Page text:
Activision Blizzard hooks up with Facebook to take eSports mainstream


Activision Blizzard is bolstering its eSports broadcasting network with new content to make games more watchable and understandable, and the company has further announced that it's hooking up with Facebook to bring professional gaming to a wider audience.

The company plans to kick off this collaboration with the social network at the MLG (Major League Gaming) Anaheim Open, a Call of Duty: Black Ops 3 tournament that starts on June 10. This will see content piped through to Facebook which its 1.6 billion users can tune into if they wish (presumably live action – that's certainly the idea eventually, but the firm didn't specify that in the press statement, so it could just be highlights for this initial outing).

Furthermore, the new features for Activision Blizzard's network will also be introduced at this event. Going by the name of EVE (Enhanced Viewing Experience), this includes serving up match stats, live leaderboards, highlights and insights on the game being watched. That will be useful to make things clearer for novices, but it also gives other viewers handy at-a-glance details on the match being broadcast.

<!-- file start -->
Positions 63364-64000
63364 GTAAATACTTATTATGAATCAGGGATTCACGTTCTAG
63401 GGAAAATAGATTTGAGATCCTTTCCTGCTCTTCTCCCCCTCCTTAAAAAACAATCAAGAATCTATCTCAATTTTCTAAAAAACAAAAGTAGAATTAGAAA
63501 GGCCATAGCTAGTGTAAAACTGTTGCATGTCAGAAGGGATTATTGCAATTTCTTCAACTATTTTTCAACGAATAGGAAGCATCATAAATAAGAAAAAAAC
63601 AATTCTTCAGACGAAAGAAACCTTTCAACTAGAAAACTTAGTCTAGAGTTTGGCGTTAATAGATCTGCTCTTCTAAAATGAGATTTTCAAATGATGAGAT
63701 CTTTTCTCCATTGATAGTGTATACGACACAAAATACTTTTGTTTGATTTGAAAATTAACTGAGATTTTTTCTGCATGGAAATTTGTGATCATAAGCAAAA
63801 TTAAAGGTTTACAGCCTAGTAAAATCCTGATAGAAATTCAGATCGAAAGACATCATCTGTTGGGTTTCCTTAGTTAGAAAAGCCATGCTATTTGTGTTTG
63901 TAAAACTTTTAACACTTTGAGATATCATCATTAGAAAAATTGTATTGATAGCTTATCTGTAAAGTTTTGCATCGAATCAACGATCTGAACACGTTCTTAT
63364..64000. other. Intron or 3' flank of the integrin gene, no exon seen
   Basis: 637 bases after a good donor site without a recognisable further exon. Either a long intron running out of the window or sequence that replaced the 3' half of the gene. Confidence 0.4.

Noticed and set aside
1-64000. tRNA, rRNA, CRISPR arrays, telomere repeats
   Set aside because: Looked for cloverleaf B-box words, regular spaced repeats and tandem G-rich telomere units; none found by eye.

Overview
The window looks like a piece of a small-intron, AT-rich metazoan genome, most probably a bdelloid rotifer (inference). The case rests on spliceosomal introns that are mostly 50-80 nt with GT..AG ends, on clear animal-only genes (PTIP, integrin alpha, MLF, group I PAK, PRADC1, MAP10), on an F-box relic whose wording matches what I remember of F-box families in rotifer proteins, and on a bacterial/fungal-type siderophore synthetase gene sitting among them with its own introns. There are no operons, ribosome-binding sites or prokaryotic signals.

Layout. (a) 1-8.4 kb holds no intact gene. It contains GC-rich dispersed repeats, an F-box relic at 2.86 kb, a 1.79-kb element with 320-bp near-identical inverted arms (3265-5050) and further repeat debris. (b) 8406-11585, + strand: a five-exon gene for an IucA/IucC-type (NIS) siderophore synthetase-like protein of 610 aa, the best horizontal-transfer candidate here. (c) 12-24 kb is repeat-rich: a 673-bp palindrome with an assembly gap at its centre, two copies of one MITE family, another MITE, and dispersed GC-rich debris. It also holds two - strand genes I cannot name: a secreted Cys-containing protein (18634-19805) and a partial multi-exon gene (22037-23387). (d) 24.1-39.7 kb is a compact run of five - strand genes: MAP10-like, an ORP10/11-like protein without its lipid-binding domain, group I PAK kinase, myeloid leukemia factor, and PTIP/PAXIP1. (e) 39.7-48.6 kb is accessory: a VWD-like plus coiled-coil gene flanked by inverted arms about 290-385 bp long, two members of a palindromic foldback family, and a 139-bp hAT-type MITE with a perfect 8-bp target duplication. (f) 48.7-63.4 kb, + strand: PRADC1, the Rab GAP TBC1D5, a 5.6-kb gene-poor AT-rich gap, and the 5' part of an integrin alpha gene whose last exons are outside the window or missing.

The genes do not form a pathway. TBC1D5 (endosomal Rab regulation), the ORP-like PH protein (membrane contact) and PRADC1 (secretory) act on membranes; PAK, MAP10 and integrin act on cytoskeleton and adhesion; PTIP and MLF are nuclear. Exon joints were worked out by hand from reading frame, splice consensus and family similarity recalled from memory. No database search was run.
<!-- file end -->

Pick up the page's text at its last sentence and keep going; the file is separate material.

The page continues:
Punditry from Puckett

As part of the new content, the company is also bringing news, interviews and highlights to viewers, with slots hosted by veteran broadcaster and ex-pro gamer Chris Puckett.

Facebook users can expect more live streamed gaming events and musings from Puckett down the line.

Steve Bornstein, Chairman Activision Blizzard Media Networks, commented: "We're building a network dedicated to the thrill of competition and the passion of the fans. will play a defining role in realizing the full potential of this audience by creating meaningful, memorable and shareable content."

In another first, Sky recently showed highlights of the Intel Extreme Masters tournament.

Darren is a freelancer writing news and features for TechRadar (and occasionally T3) across a broad range of computing topics including CPUs, GPUs, various other hardware, VPNs, antivirus and more. He has written about tech for the best part of three decades, and writes books in his spare time (his debut novel - 'I Know What You Did Last Supper' - was published by Hachette UK in 2013).